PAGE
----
Low capacity: Kenya, like many LMICs, has a low capacity to deliver general hospital care and a much lower capacity for ICU-based care. While there are major limitations in appropriate equipment and facilities, there is a significant shortfall of skilled human resources to support critical care. Planning should prioritise human resources to provide the most effective support to the widest group of patients focussing on principles of essential emergency and critical care (EECC).

Primacy of central government: the Kenyan government reacted quickly and created sensible guidelines and policies throughout the pandemic, drawing on local and international expertise. How policies were translated into practice was less clear. Need for a clear strategic plan with a focus on essential care for critically ill patients at all levels of care building on existing initiatives with Emergency Medicine Kenya Foundation.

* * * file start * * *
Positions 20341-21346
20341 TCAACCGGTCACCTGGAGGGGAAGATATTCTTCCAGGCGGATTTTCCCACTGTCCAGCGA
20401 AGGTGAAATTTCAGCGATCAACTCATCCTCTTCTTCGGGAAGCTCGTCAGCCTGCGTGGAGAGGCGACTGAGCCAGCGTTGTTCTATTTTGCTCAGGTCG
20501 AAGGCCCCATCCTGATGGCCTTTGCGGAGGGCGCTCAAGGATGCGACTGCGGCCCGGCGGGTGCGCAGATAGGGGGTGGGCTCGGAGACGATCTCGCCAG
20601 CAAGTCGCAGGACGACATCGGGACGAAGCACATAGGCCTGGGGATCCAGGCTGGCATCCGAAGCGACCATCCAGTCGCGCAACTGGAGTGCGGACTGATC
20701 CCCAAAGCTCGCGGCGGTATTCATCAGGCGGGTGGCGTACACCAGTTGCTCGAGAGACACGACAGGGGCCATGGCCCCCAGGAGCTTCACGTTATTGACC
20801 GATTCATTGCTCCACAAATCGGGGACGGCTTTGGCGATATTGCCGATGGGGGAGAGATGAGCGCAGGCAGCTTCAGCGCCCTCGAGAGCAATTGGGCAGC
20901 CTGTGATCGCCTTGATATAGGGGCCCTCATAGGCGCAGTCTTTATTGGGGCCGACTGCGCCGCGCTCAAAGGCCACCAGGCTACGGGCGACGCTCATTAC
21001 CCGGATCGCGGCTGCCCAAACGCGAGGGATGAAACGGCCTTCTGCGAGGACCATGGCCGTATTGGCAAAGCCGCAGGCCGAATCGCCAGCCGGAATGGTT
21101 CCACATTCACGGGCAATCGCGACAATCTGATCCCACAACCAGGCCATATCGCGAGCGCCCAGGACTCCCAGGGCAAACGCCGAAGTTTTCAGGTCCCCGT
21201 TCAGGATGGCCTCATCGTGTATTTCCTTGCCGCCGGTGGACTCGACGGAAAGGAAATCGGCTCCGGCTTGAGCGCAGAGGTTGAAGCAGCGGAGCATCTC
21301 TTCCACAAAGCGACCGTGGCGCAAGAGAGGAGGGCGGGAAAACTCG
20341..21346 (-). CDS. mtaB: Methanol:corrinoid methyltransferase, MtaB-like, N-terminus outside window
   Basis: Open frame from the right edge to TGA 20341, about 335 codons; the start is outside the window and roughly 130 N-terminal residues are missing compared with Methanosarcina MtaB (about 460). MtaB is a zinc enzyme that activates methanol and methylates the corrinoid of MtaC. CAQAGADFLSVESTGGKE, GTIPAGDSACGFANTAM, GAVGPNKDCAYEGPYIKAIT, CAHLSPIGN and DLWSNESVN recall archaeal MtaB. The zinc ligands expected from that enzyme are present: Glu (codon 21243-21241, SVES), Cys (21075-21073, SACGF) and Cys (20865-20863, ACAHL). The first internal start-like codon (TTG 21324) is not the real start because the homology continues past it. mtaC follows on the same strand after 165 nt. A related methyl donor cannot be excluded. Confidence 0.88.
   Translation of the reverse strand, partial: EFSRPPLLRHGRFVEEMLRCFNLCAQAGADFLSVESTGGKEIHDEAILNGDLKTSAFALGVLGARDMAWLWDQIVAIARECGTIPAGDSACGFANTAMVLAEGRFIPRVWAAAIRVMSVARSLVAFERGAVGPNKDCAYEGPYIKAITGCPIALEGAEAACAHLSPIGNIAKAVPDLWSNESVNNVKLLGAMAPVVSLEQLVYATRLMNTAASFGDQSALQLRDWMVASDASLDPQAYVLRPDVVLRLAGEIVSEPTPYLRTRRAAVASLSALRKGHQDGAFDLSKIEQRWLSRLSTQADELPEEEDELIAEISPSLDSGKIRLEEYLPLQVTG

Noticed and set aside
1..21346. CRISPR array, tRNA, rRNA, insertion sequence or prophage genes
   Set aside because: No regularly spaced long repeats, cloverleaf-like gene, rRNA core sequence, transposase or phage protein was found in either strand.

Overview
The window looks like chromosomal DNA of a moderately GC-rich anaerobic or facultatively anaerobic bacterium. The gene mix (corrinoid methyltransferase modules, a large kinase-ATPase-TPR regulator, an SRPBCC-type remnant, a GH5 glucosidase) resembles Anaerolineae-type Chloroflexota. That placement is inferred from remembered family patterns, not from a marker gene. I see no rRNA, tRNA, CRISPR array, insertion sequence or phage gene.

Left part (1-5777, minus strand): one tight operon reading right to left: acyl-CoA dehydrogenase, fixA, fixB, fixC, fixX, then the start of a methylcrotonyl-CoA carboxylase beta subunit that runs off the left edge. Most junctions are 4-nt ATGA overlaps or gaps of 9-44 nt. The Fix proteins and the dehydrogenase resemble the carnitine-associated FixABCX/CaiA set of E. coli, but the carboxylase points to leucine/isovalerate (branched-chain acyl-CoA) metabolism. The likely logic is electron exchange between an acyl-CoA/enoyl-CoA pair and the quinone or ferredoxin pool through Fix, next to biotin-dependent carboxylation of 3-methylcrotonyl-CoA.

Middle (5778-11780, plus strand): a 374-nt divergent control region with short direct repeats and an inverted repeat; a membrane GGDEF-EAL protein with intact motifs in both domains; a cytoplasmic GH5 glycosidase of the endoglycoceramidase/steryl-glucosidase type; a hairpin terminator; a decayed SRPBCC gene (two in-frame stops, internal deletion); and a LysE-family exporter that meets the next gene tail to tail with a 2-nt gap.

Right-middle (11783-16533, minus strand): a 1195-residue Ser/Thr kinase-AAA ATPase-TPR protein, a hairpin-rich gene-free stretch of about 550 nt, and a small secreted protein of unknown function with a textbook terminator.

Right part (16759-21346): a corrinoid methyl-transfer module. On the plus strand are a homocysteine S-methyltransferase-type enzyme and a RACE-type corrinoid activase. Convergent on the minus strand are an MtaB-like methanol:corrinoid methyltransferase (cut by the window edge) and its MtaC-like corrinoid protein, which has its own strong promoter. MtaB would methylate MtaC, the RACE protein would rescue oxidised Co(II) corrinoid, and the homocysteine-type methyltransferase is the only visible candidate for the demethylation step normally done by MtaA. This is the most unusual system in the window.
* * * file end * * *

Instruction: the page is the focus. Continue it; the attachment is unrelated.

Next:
Funding: The pandemic resulted in large outlays of funding to support the response, but this funding was not matched to specific, evidence-based strategies and instead, focusing on capital purchases such as ventilators that could not be usefully deployed. Efforts could be better directed towards more basic but essential supplies like oxygen.

Gaps in critical care policy and practice: Policies that will guide future development of emergency and critical care that do not require intensive care units and instead optimise for cost and impact and a public health approach using EECC principles.

Supporting information

S1 Checklist. Inclusivity in global research checklist.


S1 Fig. The Essential Emergency and Critical Care (EECC) framework [7,8].